The cybersecurity experts at Sansec have recently discovered a new NginRAT malware that targets the Nginx webserver to steal data from eCommerce websites.

This new NginRAT malware remains hidden on a host Nginx application due to which it easily manages to evade. In short, to masquerade its presence NginRAT hacks a host Nginx application by modifying the core functionality of the Linux host system.

The web server of eCommerce websites runs several Nginx processes, and they all look like other regular processes, so, it’s very hard to spot them.

Affected country servers

NginRAT was detected in severs of the following countries and here they are mentioned below:-

  • The US
  • Germany
  • France

The CronRAT using the custom commands talks with its control server at, and here to “/dev/shm/php-shared” the “dwn” downloads a Linux system library, and after this, the CronRAT malware launch the following code as instructed:-

env LD_L1BRARY_PATH=”[580 bytes]” \

    LD_PRELOAD=/dev/shm/php-shared \

    /usr/sbin/nginx –help –help –help –help –help –help –help –help \

    –help –help –help –help –help –help –help –help –help –help –help \

    –help –help –help –help –help –help –help –help –help –help –help \

    –help –help –help –help –help –help –help –help –help –help –help \

    –help –help –help –help –help –help –help –help –help 1>&2 &

Just like the NginRAT malware, the CronRAT is also malware that is mainly designed to provide remote access to the attackers into the compromised servers.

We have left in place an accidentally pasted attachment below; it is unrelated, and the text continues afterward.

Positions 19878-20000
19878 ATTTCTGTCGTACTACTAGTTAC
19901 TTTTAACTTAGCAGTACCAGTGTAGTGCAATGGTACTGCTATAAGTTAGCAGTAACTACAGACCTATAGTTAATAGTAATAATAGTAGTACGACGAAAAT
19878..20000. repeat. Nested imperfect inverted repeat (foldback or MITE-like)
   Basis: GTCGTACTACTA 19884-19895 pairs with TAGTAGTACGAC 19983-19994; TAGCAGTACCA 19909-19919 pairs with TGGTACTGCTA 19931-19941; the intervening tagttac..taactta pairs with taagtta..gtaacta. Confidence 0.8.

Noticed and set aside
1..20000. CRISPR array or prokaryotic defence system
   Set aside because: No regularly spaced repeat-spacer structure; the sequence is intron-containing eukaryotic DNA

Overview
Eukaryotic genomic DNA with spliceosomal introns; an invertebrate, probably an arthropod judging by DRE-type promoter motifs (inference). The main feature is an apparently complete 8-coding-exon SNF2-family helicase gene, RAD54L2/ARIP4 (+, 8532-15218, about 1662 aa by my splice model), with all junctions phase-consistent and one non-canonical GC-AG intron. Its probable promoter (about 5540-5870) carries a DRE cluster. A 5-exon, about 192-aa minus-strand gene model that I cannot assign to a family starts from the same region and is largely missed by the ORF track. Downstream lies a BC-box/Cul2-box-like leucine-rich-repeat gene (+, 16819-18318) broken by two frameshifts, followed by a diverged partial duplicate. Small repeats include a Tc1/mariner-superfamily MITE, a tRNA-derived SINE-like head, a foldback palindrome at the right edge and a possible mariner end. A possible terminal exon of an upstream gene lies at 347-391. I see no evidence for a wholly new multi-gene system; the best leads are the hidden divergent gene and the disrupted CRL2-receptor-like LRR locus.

Here, in Linux using the LD_PRELOAD debugging feature which is used to test the system libraries, the attacker launch the Linux system library.

In the end, several times, the hackers’ ads the “help” option to hide the execution through which into the host Nginx app they inject the NginRAT malware.

According to the report “The operators of the new NginRAT malware and CronRAT malware use these two families of malware to record data submitted by users (POST requests) by modifying the server-side code.”

Detect and remove NginRAT

The standard /proc/PID/exe will point to Nginx instead of pointing to the malware since the NginRAT malware disguise itself as a legitimate Nginx host process.

But, here, if you want to detect and remove the NginRAT then you have to use the LD_L1BRARY_PATH (with typo), as this will reveal the presence of NginRAT and then you have to run the below command:-

$ sudo grep -al LD_L1BRARY_PATH /proc/*/environ | grep -v self/



By running the above code will show you all the compromised processes, and then you have to kill them with kill -9 <PID>.

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BALAJI is an Ex-Security Researcher (Threat Research Labs) at Comodo Cybersecurity. Editor-in-Chief & Co-Founder - Cyber Security News & GBHackers On Security.